Letter: Alexander Hamilton and A lesson in Humility from History

Alexander_Hamilton_portrait_by_John_Trumbull_1806

Dear Pilgrims, @citizentom @armourofchrist @melissapresser @neenergyobserver @neenergyobserver @njb4725 @servusfidelis

As I begin to wrap up my day working on my new project by trying to foster fraternity on the local community level by revamping my personal website. I wanted to share a particular conversation and personal story with a gentleman that I recently had via social distancing. We were discussing a particular person who in an attempt to show his intellectual prowess seemed set on correcting every small nuance.  I explained that I am sympathetic because I’ve been that guy and can still be that guy to this day.

I suppose feeling intellectually superior is a pride issue. It’s probably what infected AATW with the break up for the writers and with infection toward the end and beginning of this site. The exodus 90 disciplines have really spoken to me that in an attempt to belittle people with overcorrection, it has a lot to do with trying to control a particular situation and trying to control the perception of people around you. The thing about trying to give up control in these areas which wouldn’t normally be seen as area as problems is that one begins to be open to learning through discourse. When I listen only to reply to merely build myself up and tear down my intellectual opponent discourse ends and learning ends.

I can almost recall the exact moment when I decided to be that guy. For the longest time, I didn’t take my academic life seriously, until finally, I was in the midst of changing my habits. I had changed my major to history and focusing on the American Federalist Age. I was studying the Federalist Papers so fervently that I almost had some of them nearly memorized. And then it hit me, every time Alexander Hamilton walked into a room he (a) was the smarted guy in the room, (b) thought he was the smartest in the room, (c) both. Hamilton not only had those factors but he wanted other people to know them.  I remember walking into the classroom thinking, “I am the Alexander Hamilton of this room.” If you read any of Hamilton’s works, as an essayist, he is nearly unparalleled with tearing down his opponents’ arguments during the period. In fact, he’s a magnificent writer and nearly all of his work in regards to the Federalist Essays are first drafts, it’s astounding when you read them.

I’ve cooled off since that period, it’s been recent. So, fast-forward to the present, after observing the Hamiltonian streak in another peer, I made the comment in a discussion, I remember being thus, it doesn’t make you any friends.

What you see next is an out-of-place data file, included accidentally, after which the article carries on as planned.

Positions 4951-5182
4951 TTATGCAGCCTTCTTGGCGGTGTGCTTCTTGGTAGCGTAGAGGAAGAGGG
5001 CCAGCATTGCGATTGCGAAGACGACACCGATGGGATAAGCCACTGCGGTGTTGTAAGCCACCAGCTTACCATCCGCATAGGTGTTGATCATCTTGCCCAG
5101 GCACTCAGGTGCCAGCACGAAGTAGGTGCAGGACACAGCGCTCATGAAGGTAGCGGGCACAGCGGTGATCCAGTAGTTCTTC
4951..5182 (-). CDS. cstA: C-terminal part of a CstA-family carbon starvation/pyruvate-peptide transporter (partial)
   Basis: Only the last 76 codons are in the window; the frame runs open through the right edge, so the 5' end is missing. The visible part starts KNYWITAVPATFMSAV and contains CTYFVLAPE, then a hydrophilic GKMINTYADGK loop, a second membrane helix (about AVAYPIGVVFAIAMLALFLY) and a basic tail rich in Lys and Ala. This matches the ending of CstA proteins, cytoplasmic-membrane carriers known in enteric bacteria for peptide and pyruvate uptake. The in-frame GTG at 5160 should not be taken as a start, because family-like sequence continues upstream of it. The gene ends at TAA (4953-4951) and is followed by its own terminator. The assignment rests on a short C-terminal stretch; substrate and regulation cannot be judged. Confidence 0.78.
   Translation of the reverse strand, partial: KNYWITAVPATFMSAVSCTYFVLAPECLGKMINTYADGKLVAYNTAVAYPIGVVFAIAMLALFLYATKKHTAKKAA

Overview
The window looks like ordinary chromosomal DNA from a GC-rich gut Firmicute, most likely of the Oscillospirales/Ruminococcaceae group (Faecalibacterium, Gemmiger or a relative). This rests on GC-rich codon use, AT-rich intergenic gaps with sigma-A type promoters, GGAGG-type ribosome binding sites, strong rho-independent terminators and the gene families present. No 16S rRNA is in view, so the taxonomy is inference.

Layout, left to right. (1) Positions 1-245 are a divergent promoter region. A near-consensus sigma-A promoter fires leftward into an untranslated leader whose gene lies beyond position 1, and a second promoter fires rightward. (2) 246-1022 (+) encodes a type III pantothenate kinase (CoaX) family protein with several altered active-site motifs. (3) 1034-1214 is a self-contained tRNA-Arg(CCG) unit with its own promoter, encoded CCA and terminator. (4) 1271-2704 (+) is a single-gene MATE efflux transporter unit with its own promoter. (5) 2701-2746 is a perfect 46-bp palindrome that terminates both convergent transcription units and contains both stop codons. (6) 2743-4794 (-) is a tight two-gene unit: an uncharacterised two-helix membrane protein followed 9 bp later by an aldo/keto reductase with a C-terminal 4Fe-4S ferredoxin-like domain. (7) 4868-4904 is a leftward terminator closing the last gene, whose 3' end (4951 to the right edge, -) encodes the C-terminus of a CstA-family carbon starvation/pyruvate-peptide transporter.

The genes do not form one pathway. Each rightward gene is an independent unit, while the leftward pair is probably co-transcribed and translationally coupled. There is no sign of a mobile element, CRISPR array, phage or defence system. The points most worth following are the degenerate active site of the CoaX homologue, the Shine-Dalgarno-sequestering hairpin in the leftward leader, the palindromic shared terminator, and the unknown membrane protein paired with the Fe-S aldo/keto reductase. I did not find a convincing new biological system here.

I ended the conversation, “it’s no surprise, during the time, what happened in Weehawken.

Phillip

 

One thought on “Letter: Alexander Hamilton and A lesson in Humility from History

  1. Humility is a very subtle subject to be sure. A complete nitwit who has been taught the Truth by His Church or parents may no win an argument . . . but he will not lose the Truth unless he is a man without principles. Once Truth overcomes the soul the only thing you can do is to resist that which is not truth; even if it ends friendships or creates enemies. It does not mean that one has stopped loving their enemies for Christ told us that we must. So the seeds need planting when the facts of your opponent tell you that you are an ignoramus and that doing so is a fool’s errand.

    In my honest opinion that did not stop AATW: some of it was personal sin and the other component was a lack of interest in refighting old battles that had long been discussed in some depth.

    But the death knell of all death knells was the atheist invasion, all too ready to show everyone that they were smarter than everyone else. It is a hopeless task after one tries in vain to discuss the Truth that we have found. So we leave as foot soldiers for two different kings; The King of kings and the king of lies and deceit. It was time to go . . . and it may still be as we are not discussing anything even if we try to get on with current events rather than religion . . . or discuss ideologies and bearers of a new worldwide tyranny. I guess many don’t care to discuss it or to imagine it. It is easier to simply remain quiet.

    That is the death toll.

    Like

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